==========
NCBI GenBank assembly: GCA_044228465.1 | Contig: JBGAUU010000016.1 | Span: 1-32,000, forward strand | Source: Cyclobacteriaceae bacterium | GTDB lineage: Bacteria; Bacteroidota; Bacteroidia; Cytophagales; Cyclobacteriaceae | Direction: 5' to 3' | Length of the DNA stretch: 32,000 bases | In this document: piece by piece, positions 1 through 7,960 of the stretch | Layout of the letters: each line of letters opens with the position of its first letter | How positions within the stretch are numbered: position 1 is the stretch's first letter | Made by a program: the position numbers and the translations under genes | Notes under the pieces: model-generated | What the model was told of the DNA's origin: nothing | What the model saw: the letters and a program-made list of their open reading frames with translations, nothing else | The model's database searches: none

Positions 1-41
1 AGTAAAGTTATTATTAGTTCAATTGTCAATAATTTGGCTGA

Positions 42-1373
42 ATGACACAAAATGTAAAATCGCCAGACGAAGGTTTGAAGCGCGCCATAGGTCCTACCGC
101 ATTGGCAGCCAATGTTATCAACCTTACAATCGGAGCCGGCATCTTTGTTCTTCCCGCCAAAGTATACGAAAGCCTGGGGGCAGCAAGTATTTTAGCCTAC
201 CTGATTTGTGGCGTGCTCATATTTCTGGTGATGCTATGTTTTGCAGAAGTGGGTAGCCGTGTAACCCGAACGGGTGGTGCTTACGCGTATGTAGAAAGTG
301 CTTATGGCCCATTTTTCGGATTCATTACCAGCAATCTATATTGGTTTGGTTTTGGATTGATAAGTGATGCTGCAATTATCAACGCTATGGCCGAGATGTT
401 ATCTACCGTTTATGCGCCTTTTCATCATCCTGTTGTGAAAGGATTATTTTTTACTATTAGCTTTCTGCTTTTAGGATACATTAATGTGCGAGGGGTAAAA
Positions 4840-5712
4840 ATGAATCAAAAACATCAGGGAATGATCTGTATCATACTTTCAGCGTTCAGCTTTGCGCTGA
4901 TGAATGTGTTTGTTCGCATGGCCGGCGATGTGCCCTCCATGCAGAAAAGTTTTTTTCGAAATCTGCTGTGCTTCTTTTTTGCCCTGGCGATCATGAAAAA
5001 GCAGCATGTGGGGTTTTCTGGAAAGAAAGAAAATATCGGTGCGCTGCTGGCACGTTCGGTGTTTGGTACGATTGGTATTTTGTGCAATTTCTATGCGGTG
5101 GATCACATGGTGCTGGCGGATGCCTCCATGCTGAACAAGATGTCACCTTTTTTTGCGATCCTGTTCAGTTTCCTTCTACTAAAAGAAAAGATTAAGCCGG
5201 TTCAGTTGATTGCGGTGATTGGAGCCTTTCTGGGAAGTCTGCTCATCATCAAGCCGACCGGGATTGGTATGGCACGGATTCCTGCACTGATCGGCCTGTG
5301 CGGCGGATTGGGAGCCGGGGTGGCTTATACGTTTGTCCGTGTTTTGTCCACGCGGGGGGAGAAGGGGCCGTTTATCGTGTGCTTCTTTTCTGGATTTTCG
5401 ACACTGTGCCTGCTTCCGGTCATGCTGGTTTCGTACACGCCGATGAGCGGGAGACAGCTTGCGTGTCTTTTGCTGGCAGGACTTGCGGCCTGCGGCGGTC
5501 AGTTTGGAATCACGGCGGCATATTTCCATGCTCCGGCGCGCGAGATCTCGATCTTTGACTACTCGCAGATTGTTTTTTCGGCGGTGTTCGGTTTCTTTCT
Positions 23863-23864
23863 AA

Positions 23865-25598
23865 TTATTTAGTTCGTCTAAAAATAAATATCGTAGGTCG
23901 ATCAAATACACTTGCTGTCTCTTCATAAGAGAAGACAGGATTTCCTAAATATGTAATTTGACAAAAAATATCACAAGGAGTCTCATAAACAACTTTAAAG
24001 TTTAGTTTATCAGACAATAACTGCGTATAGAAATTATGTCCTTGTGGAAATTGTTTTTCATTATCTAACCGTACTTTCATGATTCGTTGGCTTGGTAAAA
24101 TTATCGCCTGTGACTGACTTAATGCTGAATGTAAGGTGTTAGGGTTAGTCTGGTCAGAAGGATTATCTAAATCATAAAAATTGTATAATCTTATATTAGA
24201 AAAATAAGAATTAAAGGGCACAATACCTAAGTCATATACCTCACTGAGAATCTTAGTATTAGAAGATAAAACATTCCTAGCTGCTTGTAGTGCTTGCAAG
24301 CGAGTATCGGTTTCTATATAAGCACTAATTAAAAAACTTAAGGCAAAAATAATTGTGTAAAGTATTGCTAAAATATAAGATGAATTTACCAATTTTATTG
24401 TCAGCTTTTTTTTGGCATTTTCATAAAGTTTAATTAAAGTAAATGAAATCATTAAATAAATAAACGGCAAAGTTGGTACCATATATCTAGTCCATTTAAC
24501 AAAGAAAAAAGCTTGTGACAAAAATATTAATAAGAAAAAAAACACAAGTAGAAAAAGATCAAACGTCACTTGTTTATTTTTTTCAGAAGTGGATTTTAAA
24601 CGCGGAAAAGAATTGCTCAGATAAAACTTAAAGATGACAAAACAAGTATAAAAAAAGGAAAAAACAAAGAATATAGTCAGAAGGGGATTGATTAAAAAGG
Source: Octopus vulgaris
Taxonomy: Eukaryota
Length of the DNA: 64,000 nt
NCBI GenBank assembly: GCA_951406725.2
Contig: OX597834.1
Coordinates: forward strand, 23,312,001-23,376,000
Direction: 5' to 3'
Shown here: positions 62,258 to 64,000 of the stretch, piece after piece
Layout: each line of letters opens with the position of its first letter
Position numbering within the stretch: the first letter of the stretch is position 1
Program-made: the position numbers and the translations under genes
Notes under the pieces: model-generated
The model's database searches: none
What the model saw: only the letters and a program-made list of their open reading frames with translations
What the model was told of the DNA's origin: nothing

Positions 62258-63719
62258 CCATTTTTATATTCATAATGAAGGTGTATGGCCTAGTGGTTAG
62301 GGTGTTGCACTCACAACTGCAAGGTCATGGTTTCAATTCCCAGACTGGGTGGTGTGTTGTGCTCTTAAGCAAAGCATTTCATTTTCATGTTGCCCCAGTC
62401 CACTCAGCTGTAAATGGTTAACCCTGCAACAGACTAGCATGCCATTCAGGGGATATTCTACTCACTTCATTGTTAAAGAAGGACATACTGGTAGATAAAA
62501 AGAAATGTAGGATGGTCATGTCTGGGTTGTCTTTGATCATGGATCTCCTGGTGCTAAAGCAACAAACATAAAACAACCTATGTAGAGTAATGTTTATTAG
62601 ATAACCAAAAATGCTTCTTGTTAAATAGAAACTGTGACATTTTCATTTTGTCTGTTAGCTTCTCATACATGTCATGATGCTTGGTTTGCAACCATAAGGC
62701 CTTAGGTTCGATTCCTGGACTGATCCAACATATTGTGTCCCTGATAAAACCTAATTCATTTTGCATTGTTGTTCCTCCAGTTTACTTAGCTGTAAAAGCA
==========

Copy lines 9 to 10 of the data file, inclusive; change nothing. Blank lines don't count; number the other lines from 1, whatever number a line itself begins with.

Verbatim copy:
401 ATCTACCGTTTATGCGCCTTTTCATCATCCTGTTGTGAAAGGATTATTTTTTACTATTAGCTTTCTGCTTTTAGGATACATTAATGTGCGAGGGGTAAAA
Positions 4840-5712